This is a weekly log, and it helps you to distribute your tasks and training sessions over the week. Basically, a simple page on which you draw seven divisions, one for each day of the week, like a calendar, is enough. This is also a good place for to-do lists, so you have an overview of your magical tasks and don’t get bogged down. Again, don’t make it too complicated and don’t overload yourself with too many tasks that will eventually bring you to your knees and make you resign. Less is more!

4. Daily log
This is where you put all the ideas and thoughts you come up with during the day. This is also the home of your exercise journal. It is important that you date each day, because without the date it is impossible to trace the origin of an idea later. In contrast to many calendars that offer you only a limited amount of page space for each day, you proceed differently here. For example, you start on a new page. The first thing you write is the date. Then, during the day, or in the evening (as it comes), you write your ideas and thoughts, collect references and sources, and so on. So simple. At the end of the day, you draw a line under it and the following space is reserved for the next day. This gives you all the possibilities to create a flexible Daily Log, because there will be days when a lot comes up, and then there will be days when there is “mental calm”. A system with fixed blank spaces creates ugly blank pages in the logbook and narrows it down.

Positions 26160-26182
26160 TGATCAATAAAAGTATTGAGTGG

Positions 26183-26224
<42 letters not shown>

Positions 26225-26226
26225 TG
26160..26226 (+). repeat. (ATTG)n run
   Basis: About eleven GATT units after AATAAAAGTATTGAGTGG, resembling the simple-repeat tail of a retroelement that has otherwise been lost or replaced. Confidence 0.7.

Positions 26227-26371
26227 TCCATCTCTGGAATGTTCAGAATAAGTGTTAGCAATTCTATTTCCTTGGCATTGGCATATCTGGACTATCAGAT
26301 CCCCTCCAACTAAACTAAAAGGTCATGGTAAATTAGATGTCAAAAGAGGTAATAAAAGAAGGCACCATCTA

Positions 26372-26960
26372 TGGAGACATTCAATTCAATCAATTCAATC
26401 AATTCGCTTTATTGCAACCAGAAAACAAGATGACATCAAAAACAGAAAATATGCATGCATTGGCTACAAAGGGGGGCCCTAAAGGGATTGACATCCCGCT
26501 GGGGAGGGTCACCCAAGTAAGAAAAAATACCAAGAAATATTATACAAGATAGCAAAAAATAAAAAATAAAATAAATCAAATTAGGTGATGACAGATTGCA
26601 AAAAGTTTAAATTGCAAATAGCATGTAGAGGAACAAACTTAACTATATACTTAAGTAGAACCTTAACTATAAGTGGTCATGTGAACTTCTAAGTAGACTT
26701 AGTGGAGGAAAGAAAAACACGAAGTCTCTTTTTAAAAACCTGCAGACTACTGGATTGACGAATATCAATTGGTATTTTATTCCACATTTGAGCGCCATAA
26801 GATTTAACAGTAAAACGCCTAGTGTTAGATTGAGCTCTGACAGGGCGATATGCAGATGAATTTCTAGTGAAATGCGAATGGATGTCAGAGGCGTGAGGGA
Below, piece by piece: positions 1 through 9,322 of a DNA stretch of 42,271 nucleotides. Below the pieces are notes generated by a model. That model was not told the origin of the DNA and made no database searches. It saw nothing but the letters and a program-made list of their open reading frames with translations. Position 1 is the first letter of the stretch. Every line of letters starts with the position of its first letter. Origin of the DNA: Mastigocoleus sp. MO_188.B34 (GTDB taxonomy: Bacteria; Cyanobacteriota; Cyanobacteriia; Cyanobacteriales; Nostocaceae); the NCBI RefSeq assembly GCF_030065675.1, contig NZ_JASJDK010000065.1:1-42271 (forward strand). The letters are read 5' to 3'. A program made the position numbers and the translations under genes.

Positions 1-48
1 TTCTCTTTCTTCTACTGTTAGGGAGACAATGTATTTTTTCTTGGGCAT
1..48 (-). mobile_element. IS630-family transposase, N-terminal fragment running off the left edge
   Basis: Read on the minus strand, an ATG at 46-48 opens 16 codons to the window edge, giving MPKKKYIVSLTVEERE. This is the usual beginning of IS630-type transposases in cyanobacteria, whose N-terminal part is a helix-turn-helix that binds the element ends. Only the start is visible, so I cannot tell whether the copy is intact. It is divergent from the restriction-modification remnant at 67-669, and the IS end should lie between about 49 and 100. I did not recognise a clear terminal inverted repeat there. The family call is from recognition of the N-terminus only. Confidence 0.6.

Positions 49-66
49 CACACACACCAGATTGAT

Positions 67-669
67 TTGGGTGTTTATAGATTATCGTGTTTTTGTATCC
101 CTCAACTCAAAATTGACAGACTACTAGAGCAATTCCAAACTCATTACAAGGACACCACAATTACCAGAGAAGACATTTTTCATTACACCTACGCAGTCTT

5. Book list/media list
I have always kept 10 double pages at the end of the logbook for my literature list. Of course, this can vary depending on how much you work with books. This is where you put all the books you read, want to read, or have read. I assume that you use bookmarks and markers when you read, so that you can find the relevant ideas immediately when you pick up the book.

6. Resources (internet, shops, companies)
This is where you put interesting internet links, references to DVDs and resources (retailers, crafters, etc.). I have also placed this list at the end of the logbook, as you will probably access it often.

7. Think cards
I’ll go into this topic separately in a later article, because it’s a profound concept that can speed up your learning extremely. But I can tell you this much: these are simple flashcards, but they are used in a very specific way.

8. Calendar
I use a calendar template from the internet, which I print out and stick in my logbook. I have a six-month overview. The calendar is on the inside cover of my book, so I can refer to it very quickly if I need to.

Perhaps one more important point. I don’t usually use the calendar in the way you would use a calendar. I divide my overviews, tasks and exercises into a 7-day format. Especially when practising, I have found that this seven-day period works wonderfully and realistically for me. It also takes the pressure off me that a calendar can create, and seven days are easy to keep track of.

So if I want to practise a new technique, for example, I approach the “new technique project” in seven-day units, regardless of the calendar.

And with that, we are already done with the rudimentary set-up of the logbook. In a future article I will eventually explain the visual design and give you a few tips on how you can create an attractive logbook even without special drawing skills.